The bank for the buck in paying attention to COGS is huge. If you take a company with $100 million in sales with a 40% gross profit margin (meaning $60 million in COGS), and I will throw out an assumption of 70% material cost, which is then going to put total material costs at about $42 million, a .5% reduction in those costs yields a savings of $210,000. Perhaps worth spending some time looking at. In many cases, with diligence and effort, substantially greater improvements can be achieved which will yield even greater savings.

Topic Expert
Richard Rafdahl
Title: President
Company: Cost Reduction Specialists Inc.
(President, Cost Reduction Specialists Inc.) |

Hello Robert,

Thanks for your response.

I completely agree that the majority of the spend is within the COGS for most non-service businesses. What I have found, with most of my clients, is that their procurement team usually has a good handle on their "cost of goods" and core areas of spend. These costs are critical to the success of the business and as such management and purchasing are usually very focused on the competitiveness of these costs - since they are frequently reviewed or at least should be.

On the other hand, the indirect expenses are frequently undermanaged or just given a courtesy review because most organizations simply don't have the time or internal resources to invest in the necessary due diligence for all expenses. In addition, sometimes the internal staff does not have the experience to legitimately review and challenge every expense and supplier. In essence, potential alternative products, service and suppliers are not considered since there is not enough time or expertise for a thorough value and market analsis. Some of these indirect expenses are on auto-pilot which set the stage for substantive unnecessary costs and profit leaks over the years.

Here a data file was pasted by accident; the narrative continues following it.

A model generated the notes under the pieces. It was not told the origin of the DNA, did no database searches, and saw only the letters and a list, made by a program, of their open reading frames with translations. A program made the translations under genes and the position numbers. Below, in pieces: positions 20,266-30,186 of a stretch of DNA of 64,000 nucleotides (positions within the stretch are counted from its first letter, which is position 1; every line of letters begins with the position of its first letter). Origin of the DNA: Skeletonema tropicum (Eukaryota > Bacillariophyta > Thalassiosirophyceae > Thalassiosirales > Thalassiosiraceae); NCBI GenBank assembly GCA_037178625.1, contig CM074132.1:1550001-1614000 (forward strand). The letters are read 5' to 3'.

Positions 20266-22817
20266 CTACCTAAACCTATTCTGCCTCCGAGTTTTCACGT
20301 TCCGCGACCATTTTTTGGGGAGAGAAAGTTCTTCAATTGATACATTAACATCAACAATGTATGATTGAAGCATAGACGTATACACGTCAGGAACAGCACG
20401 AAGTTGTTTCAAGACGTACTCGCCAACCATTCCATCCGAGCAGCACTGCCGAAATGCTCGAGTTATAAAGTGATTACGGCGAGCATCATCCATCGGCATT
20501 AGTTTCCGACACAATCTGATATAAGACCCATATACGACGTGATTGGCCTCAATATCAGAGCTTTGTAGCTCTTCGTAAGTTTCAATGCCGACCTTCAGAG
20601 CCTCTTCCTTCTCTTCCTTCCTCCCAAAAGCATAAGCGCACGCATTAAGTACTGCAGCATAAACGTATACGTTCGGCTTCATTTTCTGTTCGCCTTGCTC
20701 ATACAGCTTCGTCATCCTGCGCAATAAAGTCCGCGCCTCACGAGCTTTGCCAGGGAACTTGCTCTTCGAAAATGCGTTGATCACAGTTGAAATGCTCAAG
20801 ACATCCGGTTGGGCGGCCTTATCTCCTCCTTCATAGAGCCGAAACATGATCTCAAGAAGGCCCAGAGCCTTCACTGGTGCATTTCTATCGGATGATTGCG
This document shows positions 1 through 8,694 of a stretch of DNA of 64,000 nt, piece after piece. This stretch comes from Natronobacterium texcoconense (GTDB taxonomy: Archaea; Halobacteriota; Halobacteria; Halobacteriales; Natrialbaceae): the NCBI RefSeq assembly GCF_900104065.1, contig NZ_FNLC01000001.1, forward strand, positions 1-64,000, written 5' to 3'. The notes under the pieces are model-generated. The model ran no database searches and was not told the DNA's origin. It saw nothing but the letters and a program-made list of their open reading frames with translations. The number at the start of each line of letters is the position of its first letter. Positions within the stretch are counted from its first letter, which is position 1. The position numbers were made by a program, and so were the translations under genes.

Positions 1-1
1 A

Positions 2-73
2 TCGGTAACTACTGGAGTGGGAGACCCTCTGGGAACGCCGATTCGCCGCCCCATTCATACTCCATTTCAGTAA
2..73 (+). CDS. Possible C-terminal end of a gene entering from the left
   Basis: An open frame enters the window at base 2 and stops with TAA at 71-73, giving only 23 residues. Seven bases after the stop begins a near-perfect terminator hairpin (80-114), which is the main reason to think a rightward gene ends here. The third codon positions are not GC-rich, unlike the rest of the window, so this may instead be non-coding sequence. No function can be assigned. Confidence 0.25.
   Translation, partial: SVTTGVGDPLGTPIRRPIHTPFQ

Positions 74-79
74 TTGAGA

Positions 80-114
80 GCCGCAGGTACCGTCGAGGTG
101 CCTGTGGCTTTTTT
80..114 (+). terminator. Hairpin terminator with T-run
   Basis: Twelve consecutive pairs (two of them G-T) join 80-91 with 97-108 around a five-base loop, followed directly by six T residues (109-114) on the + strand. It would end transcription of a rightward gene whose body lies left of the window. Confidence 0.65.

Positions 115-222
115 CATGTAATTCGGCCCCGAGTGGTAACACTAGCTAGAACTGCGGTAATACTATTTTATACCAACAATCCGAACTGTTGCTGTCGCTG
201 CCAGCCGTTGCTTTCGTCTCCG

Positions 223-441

Mark Matheny
Title: VP - FInancial Planning and Analysis
Company: Novolex (formerly Hilex Poly)
(VP - FInancial Planning and Analysis, Novolex (formerly Hilex Poly)) |

Another area is getting what you pay for. It is sometimes eye opening the things the vendor agreed to supply that is taking up in house resources that can be put to more productive use. I always find It interesting the information our customers expect us to supply that we can't get from our vendors.

Topic Expert
Richard Rafdahl
Title: President
Company: Cost Reduction Specialists Inc.
(President, Cost Reduction Specialists Inc.) |

Thanks Mark,